Nobody expects to be involved in a pedestrian accident, yet auto-pedestrian accidents happen much more often than they should in Louisville.
In many cases, a negligent motorist is responsible for the collision even though the pedestrian frequently suffers more severe injuries in these crashes. According to a report from the Governors Highway Safety Association (GHSA), pedestrian collisions with cars have risen significantly in recent years, due in part to distracted driving.
When a pedestrian gets hurt in a car accident, it is important to know what to expect on the path toward filing a pedestrian hit by car lawsuit against the responsible driver. Speak to a Louisville pedestrian accident attorney for more information.
Seeking Medical Attention After the Accident
The first thing any injured pedestrian should do is to seek medical attention for injuries. It is important to have a healthcare provider assess your injuries as soon as possible. Your medical records can serve as important evidence in a car accident lawsuit.
Filing a Claim for Compensation
Before filing a lawsuit, you will likely attempt to seek compensation by filing an insurance claim.
Since Kentucky is a “no fault” state, most pedestrians who are injured in an accident with a motorist will need to file a claim with their own insurance company. If the pedestrian’s insurance company cannot cover all of the plaintiff’s losses, or if the pedestrian does not have health insurance, the next step is to file a claim against the negligent driver. And even if the plaintiff’s insurance does provide some compensation, the plaintiff can still seek compensation from the driver by filing a lawsuit.
Moving to a Lawsuit Against the Driver
The statute of limitations for most Louisville pedestrian accident lawsuits is one year under Kentucky law (Ky. Rev. Stat. § 413.140). This means that a pedestrian who sustains injuries in a collision with a motor vehicle must file a lawsuit within one year from the date of the accident. Failure to file a lawsuit within this one-year period can result in the pedestrian’s claim being time-barred. Even though one year might seem like a long time, the time can go quickly when you are dealing with doctor’s appointments and follow-up treatments.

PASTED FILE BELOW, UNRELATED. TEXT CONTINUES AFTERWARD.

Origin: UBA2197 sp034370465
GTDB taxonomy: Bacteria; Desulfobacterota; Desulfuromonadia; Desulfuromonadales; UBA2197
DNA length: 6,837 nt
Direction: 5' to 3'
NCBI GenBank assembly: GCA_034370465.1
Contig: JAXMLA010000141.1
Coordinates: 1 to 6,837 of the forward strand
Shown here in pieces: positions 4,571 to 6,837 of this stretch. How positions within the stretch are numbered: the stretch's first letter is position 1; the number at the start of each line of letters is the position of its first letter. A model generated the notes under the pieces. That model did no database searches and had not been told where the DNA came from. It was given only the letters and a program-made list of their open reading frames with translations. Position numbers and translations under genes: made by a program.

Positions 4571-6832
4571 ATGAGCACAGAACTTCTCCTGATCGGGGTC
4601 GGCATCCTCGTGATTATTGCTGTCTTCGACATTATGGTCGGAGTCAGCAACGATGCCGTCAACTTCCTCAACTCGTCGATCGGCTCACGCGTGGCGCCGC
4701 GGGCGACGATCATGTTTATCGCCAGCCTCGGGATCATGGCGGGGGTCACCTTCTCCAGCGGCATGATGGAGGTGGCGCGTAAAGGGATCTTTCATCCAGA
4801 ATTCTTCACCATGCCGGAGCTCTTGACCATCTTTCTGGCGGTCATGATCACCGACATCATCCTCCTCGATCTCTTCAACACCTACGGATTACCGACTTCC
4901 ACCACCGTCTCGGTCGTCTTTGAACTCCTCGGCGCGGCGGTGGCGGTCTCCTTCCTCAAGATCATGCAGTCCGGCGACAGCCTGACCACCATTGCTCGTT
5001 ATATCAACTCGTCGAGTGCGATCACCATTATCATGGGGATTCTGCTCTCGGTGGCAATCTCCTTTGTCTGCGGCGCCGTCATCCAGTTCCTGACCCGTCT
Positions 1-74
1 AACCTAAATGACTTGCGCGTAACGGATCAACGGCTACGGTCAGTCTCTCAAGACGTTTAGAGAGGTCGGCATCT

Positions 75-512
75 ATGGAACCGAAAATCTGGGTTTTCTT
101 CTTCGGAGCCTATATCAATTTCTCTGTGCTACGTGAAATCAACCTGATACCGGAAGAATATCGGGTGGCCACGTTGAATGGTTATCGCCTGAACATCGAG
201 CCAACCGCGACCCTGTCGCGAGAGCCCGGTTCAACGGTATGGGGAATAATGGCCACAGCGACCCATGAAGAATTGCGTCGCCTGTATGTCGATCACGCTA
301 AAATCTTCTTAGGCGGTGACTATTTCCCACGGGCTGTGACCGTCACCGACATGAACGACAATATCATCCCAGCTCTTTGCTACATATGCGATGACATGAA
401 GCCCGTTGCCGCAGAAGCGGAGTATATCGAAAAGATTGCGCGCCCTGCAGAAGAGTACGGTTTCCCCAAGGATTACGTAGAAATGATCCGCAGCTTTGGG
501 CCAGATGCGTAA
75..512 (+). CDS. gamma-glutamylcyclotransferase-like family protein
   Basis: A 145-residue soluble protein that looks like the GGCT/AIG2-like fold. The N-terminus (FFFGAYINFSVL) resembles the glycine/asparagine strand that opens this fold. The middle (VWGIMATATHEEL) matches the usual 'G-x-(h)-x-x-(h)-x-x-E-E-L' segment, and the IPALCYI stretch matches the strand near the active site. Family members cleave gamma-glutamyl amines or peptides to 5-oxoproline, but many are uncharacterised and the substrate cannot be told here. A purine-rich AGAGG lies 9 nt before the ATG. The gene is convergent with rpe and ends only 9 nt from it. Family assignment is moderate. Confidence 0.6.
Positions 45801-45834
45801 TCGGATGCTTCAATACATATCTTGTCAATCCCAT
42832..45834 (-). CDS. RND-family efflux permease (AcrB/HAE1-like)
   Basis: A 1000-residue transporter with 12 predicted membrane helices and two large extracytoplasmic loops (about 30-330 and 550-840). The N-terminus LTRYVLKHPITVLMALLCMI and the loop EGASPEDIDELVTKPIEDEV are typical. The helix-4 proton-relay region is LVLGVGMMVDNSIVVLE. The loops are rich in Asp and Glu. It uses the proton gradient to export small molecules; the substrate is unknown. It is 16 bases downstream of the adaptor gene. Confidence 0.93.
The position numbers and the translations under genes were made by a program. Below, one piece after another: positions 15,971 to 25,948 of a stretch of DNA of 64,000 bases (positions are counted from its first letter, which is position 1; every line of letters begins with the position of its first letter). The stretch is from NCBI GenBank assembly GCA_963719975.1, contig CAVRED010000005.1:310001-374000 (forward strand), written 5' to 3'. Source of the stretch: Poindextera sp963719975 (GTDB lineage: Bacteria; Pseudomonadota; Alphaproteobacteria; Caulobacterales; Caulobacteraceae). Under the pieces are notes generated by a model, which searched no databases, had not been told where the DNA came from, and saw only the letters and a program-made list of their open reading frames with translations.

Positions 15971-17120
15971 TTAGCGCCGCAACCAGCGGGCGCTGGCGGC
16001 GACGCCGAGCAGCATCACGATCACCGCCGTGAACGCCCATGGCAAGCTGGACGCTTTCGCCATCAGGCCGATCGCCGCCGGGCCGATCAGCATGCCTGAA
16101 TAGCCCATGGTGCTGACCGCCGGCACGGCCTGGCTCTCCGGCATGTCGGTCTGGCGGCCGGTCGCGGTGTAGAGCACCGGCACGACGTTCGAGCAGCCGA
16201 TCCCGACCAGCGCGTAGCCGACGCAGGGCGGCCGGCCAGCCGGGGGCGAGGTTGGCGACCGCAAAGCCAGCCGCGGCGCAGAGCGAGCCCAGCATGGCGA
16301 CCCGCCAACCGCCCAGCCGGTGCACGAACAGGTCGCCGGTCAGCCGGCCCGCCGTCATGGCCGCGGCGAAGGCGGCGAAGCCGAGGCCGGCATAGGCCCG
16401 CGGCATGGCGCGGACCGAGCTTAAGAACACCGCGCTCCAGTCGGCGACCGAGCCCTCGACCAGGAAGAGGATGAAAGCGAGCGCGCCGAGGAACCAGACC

Be Prepared for a Comparative Fault Defense
When you file a claim against the negligent driver, you should be prepared for the driver to raise the issue of comparative fault. Kentucky operates under a pure comparative fault law (Ky. Rev. Stat. § 411.182), which means that the plaintiff’s percentage of fault will offset a damages award.
Comparative fault is a defense raised by the defendant, arguing that the plaintiff (or another third party) bears some responsibility for the accident. If the defendant alleges that the pedestrian is partially responsible and the court agrees, the pedestrian can still recover damages. However, that award will be reduced by the pedestrian’s portion of fault. For example, if a pedestrian is found to be 10 percent at fault and received an initial damages award of $100,000, that award would be reduced by 10 percent (or $10,000), and the pedestrian would receive $90,000.
Contact an Experienced Louisville Pedestrian Accident Attorney
If you were injured in a collision with a motor vehicle and have questions about filing a pedestrian accident lawsuit, you should reach out to a Louisville pedestrian accident attorney about your case. Contact Harville Law Offices, PLLC for more information.